I am a postdoctoral fellow of the Peking-Princeton Postdoctoral Program (PPPP). In AY 2018-19, I am a postdoctoral fellow at the Center for Social Research and the School of Government, Peking University. In AY 2019-20, I will be a postdoctoral research associate at the Paul and Marcia Wythes Center on Contemporary China, Princeton University. I received my Ph.D. in Political Science at Duke University in 2018.
My research interests include authoritarian politics, behavioral politics, the role of information in politics, and political economy of China. My current research projects involve two topics: 1) political selection in the Chinese Communist Party (CCP) and 2) how the mass public and political elites in China (and across non-democracies) process and respond to political propaganda. My work has been published in Political Communication. My research has been funded by the Chiang Ching-kuo Foundation (CCKF), the National Science Foundation (NSF), and the National Natural Science Foundation of China (NSFC).
Prior to my stay at Duke, I received B.A. in Political Science from the University of Illinois, Urbana-Champaign.
Please feel free to reach me at fengminglu [at] pku.edu.cn.
Lu, Fengming, and Xiao Ma. 2019. “Is Any Publicity Good Publicity? Media Coverage, Party Institutions, and Authoritarian Power-Sharing.” Political Communication 36(1): 64-82.
Existing literature identifies non-official media as a tool for rulers to gather information from below. We argue that such media also help identify threats among elites. Motivated by profit, partially free media tend to cover politicians who chal- lenge implicit norms of the regime. These political elites are perceived as threats to the power-sharing status quo, which leads peers to sanction them. We test this argument with evidence from the Chinese Communist Party’s intra-party elections of alternate Central Committee members in 2012 and 2007. With Bayesian rank likelihood models, we find that candidates who appeared more frequently in various partially free media received fewer votes from the Party Congress delegates, and this pattern is robust after accounting for a series of alternative explanations. Detailed case studies also show that low-ranked candidates have more partially free media coverage because they broke party norms.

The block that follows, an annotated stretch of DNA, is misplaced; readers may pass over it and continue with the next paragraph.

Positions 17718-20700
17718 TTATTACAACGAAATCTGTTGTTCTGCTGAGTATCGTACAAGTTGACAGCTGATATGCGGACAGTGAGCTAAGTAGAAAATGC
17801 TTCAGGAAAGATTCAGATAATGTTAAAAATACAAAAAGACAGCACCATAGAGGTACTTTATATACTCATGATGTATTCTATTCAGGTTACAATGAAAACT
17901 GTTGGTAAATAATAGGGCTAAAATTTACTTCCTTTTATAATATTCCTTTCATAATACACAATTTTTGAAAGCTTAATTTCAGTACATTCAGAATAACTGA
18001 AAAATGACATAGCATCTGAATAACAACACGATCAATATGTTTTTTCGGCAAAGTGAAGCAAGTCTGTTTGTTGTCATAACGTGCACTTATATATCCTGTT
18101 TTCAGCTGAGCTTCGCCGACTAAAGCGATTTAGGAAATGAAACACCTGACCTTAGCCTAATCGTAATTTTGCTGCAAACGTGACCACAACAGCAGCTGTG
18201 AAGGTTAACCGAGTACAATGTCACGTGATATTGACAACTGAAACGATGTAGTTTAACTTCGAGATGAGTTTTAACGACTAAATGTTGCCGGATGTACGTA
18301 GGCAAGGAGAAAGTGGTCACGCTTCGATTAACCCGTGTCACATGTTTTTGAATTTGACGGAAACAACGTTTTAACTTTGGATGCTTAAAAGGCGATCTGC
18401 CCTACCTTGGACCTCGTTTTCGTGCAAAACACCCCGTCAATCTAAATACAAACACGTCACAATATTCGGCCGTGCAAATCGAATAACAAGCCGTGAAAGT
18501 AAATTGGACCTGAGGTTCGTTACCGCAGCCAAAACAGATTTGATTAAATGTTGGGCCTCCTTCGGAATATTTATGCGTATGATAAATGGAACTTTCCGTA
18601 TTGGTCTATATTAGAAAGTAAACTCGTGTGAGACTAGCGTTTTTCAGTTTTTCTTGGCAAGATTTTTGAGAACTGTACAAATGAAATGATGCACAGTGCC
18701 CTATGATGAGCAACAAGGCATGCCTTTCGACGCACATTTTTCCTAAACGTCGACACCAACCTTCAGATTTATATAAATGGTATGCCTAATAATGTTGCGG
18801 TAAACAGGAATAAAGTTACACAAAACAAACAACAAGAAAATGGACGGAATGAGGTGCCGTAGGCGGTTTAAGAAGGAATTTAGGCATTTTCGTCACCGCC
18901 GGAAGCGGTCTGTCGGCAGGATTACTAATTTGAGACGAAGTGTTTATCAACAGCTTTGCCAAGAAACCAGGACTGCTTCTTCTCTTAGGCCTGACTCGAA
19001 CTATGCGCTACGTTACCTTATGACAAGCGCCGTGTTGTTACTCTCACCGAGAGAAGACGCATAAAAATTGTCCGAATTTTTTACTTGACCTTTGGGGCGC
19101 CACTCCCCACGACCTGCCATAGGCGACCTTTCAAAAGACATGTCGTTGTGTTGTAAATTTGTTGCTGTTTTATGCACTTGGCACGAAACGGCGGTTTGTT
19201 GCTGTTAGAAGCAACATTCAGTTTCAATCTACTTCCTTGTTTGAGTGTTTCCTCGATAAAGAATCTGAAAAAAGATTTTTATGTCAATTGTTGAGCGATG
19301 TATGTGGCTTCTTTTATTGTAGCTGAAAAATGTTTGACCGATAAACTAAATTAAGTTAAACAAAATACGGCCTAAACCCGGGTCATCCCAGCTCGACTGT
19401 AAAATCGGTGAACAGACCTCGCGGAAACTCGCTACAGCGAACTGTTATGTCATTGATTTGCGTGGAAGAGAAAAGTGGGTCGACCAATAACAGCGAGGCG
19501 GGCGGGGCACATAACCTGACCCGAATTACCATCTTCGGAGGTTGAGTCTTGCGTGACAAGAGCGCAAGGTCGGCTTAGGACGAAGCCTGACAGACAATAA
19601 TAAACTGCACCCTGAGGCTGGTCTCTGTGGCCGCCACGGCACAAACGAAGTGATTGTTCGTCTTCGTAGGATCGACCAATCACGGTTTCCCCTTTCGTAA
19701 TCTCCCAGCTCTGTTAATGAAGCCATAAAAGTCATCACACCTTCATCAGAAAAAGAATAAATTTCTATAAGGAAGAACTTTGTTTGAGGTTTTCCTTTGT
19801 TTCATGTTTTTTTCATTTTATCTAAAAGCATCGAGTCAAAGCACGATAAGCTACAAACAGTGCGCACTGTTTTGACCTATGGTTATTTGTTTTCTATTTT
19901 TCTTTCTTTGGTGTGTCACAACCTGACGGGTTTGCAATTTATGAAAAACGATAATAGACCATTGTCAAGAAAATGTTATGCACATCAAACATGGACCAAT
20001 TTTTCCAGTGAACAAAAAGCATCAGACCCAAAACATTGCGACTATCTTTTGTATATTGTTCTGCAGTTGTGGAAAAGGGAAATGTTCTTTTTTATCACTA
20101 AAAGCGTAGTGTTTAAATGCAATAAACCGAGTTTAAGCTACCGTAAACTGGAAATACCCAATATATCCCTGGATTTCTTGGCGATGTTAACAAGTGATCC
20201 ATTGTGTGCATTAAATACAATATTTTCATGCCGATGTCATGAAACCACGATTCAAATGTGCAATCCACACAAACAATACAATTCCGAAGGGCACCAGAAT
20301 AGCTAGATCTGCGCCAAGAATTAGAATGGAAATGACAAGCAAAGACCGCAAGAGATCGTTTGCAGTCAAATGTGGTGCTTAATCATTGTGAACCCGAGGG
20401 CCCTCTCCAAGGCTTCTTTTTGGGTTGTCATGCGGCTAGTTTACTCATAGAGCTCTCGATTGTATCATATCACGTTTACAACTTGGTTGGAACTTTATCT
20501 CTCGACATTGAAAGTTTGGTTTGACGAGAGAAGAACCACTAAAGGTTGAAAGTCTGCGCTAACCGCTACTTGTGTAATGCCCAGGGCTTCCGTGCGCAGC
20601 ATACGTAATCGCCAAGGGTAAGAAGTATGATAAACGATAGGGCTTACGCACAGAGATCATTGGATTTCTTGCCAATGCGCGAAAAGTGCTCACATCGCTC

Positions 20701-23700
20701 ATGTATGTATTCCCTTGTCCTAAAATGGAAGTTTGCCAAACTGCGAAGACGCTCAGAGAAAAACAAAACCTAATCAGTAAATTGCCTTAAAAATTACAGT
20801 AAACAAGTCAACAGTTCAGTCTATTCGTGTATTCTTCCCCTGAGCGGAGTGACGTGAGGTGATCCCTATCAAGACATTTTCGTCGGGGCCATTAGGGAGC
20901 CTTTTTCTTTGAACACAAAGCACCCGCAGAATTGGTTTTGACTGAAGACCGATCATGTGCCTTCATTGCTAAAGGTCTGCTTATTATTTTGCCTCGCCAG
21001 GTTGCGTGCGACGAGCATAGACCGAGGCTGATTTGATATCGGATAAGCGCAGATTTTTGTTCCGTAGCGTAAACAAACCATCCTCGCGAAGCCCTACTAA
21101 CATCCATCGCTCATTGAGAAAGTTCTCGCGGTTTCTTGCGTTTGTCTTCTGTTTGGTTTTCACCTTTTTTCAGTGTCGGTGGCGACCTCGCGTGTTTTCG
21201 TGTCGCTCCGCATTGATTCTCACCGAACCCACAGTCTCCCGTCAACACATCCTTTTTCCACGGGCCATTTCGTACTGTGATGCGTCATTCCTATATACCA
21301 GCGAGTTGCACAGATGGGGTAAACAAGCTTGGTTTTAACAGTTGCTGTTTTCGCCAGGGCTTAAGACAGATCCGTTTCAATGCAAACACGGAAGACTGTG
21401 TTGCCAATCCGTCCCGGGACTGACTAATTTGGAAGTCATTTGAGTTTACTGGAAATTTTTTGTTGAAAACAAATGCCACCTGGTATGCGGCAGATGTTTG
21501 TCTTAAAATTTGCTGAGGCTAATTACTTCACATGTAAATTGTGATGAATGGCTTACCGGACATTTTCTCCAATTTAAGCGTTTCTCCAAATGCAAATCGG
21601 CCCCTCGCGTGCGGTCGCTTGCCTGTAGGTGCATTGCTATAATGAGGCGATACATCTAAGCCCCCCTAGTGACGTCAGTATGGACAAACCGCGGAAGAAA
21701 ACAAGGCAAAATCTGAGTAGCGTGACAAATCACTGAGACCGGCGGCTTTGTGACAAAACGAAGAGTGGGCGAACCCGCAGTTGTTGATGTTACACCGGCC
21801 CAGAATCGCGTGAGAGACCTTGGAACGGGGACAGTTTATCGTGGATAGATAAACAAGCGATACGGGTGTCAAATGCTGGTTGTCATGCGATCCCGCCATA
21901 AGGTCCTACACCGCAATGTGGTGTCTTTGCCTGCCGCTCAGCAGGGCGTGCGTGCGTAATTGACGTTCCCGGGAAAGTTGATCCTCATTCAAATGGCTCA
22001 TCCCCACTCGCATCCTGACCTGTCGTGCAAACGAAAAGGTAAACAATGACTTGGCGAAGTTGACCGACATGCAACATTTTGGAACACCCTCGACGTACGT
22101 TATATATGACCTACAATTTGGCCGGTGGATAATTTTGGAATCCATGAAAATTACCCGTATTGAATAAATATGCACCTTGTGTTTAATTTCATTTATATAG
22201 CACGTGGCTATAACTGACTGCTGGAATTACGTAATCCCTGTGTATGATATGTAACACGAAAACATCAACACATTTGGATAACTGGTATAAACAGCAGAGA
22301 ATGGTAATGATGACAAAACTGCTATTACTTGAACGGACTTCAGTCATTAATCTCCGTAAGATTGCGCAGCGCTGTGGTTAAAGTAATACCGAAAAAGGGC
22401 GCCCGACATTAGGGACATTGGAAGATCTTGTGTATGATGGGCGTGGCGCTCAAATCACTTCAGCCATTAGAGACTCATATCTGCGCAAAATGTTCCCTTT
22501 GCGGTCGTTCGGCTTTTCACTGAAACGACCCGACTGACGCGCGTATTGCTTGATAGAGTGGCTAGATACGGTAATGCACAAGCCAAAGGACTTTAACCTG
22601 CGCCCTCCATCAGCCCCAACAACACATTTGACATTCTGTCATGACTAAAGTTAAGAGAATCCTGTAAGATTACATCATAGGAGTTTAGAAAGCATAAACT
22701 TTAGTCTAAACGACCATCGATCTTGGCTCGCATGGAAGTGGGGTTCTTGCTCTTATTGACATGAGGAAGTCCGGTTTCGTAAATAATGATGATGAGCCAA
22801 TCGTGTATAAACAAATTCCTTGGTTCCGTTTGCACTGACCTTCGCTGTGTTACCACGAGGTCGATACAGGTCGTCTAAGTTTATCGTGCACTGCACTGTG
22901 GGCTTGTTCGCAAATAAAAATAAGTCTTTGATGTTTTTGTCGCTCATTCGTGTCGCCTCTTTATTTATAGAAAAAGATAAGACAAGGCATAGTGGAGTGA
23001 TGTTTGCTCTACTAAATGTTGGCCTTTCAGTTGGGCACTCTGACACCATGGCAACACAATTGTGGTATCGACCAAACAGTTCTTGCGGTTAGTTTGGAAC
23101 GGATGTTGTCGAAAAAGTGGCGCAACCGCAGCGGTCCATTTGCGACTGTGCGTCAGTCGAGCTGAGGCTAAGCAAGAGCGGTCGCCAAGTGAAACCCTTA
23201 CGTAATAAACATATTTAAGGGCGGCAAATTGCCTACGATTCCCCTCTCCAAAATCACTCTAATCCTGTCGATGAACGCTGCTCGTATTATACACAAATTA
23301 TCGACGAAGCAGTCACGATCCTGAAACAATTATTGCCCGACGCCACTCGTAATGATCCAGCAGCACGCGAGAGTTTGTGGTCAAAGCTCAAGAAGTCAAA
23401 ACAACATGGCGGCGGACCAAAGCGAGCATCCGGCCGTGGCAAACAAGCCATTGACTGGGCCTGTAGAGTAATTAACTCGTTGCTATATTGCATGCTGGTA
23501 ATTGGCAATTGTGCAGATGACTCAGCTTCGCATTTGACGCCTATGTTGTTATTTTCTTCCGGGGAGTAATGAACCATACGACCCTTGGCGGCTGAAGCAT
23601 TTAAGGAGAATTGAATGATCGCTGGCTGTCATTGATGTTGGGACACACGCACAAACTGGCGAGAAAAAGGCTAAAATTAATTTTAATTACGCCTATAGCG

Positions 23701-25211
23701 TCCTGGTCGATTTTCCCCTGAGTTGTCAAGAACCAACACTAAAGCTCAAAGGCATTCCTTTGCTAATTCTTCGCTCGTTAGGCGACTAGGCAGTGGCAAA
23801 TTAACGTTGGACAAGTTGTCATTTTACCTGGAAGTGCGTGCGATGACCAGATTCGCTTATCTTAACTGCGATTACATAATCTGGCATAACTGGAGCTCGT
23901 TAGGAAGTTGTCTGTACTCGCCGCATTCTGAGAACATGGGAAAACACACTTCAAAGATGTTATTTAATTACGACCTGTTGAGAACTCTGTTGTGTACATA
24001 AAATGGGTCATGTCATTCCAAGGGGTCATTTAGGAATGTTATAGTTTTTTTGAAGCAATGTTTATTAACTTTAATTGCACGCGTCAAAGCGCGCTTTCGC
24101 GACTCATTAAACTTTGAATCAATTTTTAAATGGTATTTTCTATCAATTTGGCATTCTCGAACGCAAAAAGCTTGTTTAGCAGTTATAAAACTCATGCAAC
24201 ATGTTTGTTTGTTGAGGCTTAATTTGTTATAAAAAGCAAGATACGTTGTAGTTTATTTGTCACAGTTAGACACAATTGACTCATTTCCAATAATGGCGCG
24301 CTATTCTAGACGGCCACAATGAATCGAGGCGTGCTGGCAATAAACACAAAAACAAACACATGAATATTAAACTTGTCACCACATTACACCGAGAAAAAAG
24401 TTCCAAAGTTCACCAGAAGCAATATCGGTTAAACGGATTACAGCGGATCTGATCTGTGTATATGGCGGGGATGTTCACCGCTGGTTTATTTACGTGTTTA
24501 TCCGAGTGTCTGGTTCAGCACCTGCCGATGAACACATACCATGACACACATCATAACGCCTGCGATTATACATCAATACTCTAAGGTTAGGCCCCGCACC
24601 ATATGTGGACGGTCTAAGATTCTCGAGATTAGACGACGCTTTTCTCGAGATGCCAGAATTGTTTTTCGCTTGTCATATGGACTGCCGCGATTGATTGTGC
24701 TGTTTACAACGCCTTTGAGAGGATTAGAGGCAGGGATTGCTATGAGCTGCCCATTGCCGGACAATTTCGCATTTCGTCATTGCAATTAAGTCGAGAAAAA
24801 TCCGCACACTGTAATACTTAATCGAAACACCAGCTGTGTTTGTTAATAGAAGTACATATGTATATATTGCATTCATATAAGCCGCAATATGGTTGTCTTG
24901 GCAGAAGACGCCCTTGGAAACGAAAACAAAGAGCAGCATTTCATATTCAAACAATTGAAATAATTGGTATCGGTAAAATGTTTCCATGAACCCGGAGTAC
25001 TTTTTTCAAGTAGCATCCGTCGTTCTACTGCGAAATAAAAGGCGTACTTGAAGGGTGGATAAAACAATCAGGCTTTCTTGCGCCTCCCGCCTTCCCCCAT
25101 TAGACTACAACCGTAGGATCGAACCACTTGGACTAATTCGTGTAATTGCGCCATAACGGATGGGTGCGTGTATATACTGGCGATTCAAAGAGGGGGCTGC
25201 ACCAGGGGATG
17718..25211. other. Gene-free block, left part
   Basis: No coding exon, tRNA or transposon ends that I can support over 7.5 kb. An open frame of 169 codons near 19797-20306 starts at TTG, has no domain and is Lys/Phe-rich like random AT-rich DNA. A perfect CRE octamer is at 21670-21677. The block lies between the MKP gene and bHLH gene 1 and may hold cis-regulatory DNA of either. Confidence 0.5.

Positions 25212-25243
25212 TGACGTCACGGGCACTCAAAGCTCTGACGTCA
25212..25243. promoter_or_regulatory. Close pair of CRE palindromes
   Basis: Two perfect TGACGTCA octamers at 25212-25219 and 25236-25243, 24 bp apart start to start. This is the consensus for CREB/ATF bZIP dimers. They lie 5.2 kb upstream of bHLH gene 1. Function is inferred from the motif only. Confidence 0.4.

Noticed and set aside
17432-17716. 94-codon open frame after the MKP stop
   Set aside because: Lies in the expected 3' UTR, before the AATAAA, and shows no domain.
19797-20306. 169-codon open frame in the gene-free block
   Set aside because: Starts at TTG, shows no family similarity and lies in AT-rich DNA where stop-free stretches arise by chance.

Ding, Yanqing, Fengming Lu, and Xiaoyang Ye. 2017. “Intergovernmental Transfer under Heterogeneous Accountability: The Effects of the 2006 Chinese Education Finance Reform.”
While intergovernmental transfers are widespread, how local governments in non-democracies allocate fiscal transfers, given they are not electorally accountable, remains unclear. We provide novel natural experimental evidence on how heterogeneous top-down and bottom-up accountabilities affect the allocation of transfer grants in the 2006 Chinese Education Finance Reform. By comparing 1,600 Chinese counties that were treated differently in terms of timing and matching ratios, we show that on average, intergovernmental transfers did not increase total spending levels of public schools even though county governments are formally accountable to upper-level governments. The main causal mechanism is that the transfers crowded out preexisting local public education investments in extra-budgetary accounts that were less closely scrutinized and audited by upper-level governments. Heterogeneity analyses further demonstrate that the policy only improved total spending levels of public schools in counties where public employees had greater means of holding local governments accountable.
Winner of the 2017 Award for Best Papers by Young Scholars, awarded by the Committee of Education Finance, the Chinese Society of Educational Development Strategy.